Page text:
YOU ARE HERE: LAT HomeCollections


Victory wipes out pain of 2000 loss

January 20, 2008|Maeve Reston | Times Staff Writer

CHARLESTON, S.C. — John McCain waited eight years to savor this moment: a decisive South Carolina victory that could wash away the bitter memories of his 2000 defeat here, ending his first presidential campaign.

For much of the day, it looked nail-bitingly close. Exit polls showed Mike Huckabee closing in. The wet, cold weather raised concern about the hoped-for high turnout. As sheets of rain drenched McCain strongholds along the South Carolina coast Saturday morning, the Arizona senator admitted he was nervous.

"We did everything that we could, the campaign went as well as it could and you can't do anything about the weather," he told reporters.

But by 10 p.m., with the victory clinched, McCain took the stage in a charcoal suit, clutching the hand of his wife, Cindy, and gave the crowd two thumbs up.

"It took us a while," he said, "but what's eight years among friends?"

In 2000, McCain was the upstart candidate. A surprise victor in New Hampshire that year, he was defeated in South Carolina by the better-organized and better-financed George W. Bush, who went on to win the presidency.

But Saturday night McCain strode on stage looking like an establishment candidate, flanked by some of the state's most powerful leaders.

McCain wasted no time reminding the crowd that every Republican candidate who has won South Carolina since 1980 went on to capture the Republican nomination. With the victory, McCain could put Tuesday's second-place finish in Michigan behind him. And he could argue that he is once again the Republican front-runner as he heads to Florida for its Jan. 29 primary and Super Tuesday, on Feb. 5, when 21 GOP contests will be held.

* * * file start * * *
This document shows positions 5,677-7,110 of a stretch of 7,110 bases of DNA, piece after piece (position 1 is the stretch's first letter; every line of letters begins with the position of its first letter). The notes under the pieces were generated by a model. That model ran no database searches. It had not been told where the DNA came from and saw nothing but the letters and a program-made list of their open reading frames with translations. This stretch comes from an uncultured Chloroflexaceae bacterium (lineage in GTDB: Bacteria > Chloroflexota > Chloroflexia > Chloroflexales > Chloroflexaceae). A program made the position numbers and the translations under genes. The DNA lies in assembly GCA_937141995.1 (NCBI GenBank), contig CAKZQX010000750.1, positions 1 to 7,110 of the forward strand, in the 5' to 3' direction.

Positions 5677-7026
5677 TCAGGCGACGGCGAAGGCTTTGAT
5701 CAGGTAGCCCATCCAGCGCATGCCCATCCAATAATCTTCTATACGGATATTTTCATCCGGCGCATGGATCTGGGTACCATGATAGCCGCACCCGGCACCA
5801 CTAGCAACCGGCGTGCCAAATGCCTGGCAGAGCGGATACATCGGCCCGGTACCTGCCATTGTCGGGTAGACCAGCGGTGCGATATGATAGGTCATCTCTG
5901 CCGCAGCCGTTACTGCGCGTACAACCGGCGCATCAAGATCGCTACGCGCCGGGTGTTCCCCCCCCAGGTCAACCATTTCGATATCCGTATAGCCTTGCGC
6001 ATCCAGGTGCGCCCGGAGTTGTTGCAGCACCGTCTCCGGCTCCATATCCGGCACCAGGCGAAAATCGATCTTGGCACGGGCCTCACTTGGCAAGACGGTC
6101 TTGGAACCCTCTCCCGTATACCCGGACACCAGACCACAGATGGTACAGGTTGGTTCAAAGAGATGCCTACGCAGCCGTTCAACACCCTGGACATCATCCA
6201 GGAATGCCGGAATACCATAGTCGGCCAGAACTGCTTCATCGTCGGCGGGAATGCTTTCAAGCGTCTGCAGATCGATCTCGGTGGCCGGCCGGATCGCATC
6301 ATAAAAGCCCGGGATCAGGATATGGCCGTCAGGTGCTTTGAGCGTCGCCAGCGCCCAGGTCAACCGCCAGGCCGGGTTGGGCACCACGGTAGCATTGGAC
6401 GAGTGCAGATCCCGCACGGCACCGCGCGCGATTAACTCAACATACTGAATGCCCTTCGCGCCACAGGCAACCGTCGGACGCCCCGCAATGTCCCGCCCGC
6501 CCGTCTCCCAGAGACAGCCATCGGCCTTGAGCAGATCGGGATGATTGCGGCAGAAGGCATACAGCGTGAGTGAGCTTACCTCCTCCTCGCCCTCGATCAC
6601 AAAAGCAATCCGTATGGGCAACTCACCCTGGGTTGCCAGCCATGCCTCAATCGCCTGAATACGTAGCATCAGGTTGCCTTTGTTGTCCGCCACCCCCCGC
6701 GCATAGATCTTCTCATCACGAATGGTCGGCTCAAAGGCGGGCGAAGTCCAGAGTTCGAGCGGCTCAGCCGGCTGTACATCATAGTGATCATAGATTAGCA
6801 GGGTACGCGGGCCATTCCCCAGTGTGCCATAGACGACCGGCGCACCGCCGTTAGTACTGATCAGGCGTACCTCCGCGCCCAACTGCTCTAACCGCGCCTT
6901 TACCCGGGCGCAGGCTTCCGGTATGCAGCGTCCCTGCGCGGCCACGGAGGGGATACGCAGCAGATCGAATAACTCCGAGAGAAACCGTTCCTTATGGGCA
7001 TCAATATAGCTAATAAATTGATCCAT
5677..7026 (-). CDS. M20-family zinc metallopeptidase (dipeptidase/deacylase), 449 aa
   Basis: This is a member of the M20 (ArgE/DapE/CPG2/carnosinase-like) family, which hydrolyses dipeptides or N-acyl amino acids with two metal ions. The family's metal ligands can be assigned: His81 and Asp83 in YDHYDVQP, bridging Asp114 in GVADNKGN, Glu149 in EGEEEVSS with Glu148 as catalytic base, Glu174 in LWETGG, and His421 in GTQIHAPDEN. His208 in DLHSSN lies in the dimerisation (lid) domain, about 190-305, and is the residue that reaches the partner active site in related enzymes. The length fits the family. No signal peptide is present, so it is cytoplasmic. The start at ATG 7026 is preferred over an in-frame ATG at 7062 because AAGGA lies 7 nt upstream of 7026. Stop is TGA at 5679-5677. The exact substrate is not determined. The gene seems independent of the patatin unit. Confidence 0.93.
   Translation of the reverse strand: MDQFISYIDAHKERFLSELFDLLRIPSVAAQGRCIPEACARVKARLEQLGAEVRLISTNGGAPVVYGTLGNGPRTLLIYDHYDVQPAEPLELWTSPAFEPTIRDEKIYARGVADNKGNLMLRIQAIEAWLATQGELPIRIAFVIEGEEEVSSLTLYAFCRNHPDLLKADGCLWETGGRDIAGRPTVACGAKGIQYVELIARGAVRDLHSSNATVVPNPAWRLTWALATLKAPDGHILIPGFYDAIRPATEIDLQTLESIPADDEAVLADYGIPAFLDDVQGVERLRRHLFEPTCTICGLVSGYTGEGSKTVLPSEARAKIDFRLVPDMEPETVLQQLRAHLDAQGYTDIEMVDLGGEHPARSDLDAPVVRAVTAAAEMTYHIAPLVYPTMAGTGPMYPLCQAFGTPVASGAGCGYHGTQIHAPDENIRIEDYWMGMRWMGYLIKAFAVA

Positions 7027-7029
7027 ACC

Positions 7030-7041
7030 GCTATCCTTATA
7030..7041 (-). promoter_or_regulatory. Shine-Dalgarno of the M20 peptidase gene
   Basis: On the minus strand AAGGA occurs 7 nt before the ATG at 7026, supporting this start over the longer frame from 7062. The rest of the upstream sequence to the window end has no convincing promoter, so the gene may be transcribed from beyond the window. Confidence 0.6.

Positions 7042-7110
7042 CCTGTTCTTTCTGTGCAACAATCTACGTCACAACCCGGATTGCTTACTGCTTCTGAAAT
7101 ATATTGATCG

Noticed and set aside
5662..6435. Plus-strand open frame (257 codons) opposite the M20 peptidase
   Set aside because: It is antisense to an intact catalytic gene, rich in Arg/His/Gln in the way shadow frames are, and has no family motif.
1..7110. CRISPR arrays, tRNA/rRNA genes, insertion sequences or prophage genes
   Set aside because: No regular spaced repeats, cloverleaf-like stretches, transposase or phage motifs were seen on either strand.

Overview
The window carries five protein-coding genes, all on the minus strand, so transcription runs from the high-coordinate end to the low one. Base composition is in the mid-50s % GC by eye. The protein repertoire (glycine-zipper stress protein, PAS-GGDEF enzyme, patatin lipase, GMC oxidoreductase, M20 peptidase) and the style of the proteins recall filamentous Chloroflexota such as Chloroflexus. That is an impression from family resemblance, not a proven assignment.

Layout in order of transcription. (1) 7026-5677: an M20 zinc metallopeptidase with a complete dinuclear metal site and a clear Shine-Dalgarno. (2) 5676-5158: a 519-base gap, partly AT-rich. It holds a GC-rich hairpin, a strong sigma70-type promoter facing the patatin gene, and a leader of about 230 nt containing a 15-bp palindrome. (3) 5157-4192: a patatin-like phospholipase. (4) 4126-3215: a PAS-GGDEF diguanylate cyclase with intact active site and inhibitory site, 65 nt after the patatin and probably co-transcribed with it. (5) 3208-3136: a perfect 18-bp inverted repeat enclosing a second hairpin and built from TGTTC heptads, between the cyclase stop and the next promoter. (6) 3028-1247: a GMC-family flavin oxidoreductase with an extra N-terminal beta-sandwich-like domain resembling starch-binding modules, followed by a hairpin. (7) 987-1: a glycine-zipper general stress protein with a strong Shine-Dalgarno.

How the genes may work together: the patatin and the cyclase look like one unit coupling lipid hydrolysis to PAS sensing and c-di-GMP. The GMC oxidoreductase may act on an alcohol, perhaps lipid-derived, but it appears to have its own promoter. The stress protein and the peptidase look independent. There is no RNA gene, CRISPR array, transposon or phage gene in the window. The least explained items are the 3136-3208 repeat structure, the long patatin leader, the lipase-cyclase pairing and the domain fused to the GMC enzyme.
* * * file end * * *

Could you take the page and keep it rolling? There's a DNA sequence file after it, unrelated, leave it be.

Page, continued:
He promised to uphold the Republican Party values of defending the nation's security and restraining spending, while also reaching out to voters most concerned about the economy. In closing, he alluded to his service as a Navy fighter pilot and as a senator.

"I have served our country all my adult life, and I am prepared for the high office I [seek]," he said. "I asked South Carolinians to help give me the opportunity to serve this country I love a little while longer. . . . You have done that, and I will never forget it."



S. Carolina primary


John McCain ...33%

Mike Huckabee ...30%

Fred Thompson ...16%

Mitt Romney ...15%

Ron Paul ... 4%

Rudolph W. Giuliani ... 2%

95% of precincts reporting

Los Angeles Times Articles